Space hardware builders say they fully expect 3D printing to revolutionize manufacturing, but cautioned that the technology is sometimes promoted without a full understanding of its pros and cons.
It’s not clear whether the additive manufacturing supply chain will expand rapidly enough to meet growing demand for 3D-printed parts for spacecraft or launch vehicles.
The aerospace industry is making huge investments in additive manufacturing but producing parts that can pass quality tests in government programs, for instance, remains a challenge.
Years of Pentagon and NASA investments in nontraditional manufacturing technology appear to be paying off as government contractors step up the use of 3D printed components in space systems.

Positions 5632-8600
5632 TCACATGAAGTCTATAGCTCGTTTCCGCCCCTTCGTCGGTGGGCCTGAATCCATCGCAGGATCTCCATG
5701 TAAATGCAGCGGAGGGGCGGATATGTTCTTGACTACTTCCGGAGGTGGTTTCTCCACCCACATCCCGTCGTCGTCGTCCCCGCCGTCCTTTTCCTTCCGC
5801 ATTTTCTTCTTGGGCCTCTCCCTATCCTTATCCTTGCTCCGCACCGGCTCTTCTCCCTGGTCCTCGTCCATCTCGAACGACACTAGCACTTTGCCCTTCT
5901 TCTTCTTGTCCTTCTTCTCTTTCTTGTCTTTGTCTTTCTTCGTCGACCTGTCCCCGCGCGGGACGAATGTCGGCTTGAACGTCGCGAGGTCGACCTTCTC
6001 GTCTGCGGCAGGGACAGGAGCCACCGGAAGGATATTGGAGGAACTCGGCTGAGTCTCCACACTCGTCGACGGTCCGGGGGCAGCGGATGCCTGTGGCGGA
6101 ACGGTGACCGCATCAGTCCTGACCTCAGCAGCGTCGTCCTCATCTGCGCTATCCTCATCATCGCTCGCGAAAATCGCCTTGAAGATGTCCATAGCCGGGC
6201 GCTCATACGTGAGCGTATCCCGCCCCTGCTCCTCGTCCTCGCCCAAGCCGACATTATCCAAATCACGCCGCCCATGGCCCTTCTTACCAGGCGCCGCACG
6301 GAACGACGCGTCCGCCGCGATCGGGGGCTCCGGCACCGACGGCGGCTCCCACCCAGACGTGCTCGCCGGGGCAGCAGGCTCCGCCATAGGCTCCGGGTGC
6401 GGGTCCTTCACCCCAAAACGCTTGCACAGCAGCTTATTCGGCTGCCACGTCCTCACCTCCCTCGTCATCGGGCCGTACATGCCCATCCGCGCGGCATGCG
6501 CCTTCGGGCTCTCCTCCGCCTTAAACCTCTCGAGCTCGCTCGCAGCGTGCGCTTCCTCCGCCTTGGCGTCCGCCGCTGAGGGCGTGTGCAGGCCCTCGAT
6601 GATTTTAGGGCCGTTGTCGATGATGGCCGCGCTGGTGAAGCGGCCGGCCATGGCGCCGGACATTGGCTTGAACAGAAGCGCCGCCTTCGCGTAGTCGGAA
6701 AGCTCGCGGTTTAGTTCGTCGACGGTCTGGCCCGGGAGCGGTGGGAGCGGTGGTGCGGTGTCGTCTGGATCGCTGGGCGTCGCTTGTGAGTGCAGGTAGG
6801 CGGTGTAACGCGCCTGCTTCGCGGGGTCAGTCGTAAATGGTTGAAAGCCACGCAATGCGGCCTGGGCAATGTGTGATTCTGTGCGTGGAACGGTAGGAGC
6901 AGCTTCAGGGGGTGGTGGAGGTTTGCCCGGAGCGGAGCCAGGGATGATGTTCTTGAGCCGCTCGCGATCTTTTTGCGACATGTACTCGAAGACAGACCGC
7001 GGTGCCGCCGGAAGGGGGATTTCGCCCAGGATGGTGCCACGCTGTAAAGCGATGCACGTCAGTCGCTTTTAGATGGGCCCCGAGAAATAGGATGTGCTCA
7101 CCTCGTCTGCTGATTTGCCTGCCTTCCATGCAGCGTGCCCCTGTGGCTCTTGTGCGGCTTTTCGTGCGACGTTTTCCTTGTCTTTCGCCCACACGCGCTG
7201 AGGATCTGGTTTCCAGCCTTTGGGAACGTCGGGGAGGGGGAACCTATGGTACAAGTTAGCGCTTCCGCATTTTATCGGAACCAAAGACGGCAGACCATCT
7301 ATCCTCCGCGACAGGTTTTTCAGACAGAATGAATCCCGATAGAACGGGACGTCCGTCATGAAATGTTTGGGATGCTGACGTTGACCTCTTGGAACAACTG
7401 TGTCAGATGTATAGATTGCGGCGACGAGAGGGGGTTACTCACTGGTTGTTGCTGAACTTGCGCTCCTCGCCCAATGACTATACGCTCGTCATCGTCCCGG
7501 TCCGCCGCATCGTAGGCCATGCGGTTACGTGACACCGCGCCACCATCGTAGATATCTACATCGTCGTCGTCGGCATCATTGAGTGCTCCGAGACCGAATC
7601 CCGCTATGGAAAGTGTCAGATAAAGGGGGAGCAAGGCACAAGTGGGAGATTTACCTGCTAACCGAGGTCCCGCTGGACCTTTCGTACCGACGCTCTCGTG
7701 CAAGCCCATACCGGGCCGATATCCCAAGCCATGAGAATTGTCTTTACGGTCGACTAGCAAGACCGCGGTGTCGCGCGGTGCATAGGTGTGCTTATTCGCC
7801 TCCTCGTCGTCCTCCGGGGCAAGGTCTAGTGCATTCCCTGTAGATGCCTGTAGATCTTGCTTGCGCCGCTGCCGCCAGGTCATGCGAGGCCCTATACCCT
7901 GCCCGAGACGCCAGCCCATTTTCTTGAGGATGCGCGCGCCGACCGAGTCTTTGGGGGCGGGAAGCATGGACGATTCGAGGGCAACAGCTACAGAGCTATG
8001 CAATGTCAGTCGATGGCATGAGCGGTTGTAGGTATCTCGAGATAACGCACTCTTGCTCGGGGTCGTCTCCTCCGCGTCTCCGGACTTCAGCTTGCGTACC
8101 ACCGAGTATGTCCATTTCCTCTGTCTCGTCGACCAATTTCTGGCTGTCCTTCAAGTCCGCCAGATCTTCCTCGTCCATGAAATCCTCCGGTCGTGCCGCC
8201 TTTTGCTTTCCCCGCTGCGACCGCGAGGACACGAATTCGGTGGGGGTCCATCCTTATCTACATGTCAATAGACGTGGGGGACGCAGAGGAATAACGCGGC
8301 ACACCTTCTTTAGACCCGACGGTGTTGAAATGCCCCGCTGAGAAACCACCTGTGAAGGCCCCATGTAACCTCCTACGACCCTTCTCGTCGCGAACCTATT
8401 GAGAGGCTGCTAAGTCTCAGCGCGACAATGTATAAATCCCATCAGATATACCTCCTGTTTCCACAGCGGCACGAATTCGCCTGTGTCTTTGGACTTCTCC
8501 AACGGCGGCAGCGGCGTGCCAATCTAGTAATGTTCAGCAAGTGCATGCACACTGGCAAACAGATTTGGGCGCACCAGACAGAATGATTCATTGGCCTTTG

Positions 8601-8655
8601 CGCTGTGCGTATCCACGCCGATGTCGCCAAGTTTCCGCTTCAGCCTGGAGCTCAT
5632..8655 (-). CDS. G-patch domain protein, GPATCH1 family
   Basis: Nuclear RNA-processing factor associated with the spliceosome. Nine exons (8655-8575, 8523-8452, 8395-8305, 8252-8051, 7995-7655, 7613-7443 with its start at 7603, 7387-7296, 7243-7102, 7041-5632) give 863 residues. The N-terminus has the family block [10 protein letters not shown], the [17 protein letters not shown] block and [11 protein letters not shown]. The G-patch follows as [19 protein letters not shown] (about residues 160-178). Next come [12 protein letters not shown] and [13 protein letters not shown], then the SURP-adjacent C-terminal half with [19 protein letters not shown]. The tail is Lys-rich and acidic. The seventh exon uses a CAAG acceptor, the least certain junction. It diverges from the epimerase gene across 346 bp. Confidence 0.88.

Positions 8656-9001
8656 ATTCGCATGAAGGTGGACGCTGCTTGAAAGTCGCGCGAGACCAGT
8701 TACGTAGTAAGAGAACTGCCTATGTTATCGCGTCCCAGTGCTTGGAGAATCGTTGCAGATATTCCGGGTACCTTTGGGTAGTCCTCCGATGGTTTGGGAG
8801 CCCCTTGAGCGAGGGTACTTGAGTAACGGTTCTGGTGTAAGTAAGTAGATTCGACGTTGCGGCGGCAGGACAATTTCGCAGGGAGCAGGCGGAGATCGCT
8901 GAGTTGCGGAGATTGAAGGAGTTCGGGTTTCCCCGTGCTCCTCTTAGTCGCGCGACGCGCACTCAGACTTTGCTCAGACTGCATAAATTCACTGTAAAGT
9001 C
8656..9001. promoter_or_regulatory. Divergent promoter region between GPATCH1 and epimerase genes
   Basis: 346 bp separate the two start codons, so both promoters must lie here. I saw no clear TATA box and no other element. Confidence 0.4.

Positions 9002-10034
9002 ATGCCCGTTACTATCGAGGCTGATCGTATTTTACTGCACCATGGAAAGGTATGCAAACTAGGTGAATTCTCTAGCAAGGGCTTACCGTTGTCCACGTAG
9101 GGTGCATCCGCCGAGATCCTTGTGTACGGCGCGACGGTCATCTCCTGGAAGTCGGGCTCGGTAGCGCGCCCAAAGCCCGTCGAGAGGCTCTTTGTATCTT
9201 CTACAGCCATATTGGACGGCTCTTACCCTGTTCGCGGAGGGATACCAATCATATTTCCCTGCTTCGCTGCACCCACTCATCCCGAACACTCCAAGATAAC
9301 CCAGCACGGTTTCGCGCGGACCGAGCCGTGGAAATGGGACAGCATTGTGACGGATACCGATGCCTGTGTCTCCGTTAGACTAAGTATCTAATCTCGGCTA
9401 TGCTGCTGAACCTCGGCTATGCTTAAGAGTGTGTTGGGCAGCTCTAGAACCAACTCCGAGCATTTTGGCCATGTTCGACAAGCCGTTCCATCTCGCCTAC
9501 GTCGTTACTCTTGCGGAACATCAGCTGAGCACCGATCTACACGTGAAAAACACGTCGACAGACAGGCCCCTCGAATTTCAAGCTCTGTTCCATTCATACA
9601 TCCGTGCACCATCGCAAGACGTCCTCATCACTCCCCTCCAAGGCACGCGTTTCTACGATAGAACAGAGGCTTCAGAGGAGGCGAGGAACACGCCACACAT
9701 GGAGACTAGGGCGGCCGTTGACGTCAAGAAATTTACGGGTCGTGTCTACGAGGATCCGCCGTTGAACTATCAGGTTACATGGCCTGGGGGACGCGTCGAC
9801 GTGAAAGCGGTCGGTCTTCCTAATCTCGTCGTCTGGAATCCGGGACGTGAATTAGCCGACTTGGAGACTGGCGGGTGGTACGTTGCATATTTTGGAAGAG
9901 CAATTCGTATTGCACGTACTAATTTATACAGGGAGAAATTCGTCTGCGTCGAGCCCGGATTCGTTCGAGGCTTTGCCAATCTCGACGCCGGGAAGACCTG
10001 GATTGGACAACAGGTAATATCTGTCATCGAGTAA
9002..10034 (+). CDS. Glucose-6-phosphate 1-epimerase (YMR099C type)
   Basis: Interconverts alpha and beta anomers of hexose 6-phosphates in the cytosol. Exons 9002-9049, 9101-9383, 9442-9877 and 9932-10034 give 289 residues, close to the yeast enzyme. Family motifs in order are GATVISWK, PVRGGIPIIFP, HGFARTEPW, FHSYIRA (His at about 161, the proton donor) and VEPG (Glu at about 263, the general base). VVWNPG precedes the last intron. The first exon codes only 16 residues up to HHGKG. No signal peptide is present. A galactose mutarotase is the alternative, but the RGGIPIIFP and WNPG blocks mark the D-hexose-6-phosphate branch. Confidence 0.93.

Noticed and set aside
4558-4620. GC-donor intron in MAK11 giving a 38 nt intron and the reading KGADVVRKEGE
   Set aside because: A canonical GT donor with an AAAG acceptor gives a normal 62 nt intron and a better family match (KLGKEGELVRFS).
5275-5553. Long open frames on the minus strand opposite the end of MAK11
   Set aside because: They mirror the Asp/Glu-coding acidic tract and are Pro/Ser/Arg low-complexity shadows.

Made In Space, the Silicon Valley startup focused on additive manufacturing in orbit, plans to boost the power available to small satellites with Archinaut, the company’s in-space manufacturing and assembling technology.
“Three to four years ago, none of my peers believed we would see additive manufacturing of safety-critical parts,” the FAA’s chief scientific and technical adviser for fatigue and damage tolerance said Oct. 19 at the Additive Aerospace conference in Los Angeles.
ASRC of Beltsville, Md., has test fired a subscale propellant injector built via additive manufacturing, or 3D printing, paving the way for a version that will be able to support whichever engine United Launch Alliance chooses to replace the Russian-built RD-180 on the Atlas 5 rocket.
Lockheed Martin Space Systems could eventually replace satellite propellant tanks now built by longtime partner Orbital ATK with 3-D-printed tanks Lockheed would build in-house.
Open source is software or hardware universally accessible and intended to be freely used, shared and improved. The impact on space exploration is in two main places: the use of open source technology and the development of open source systems.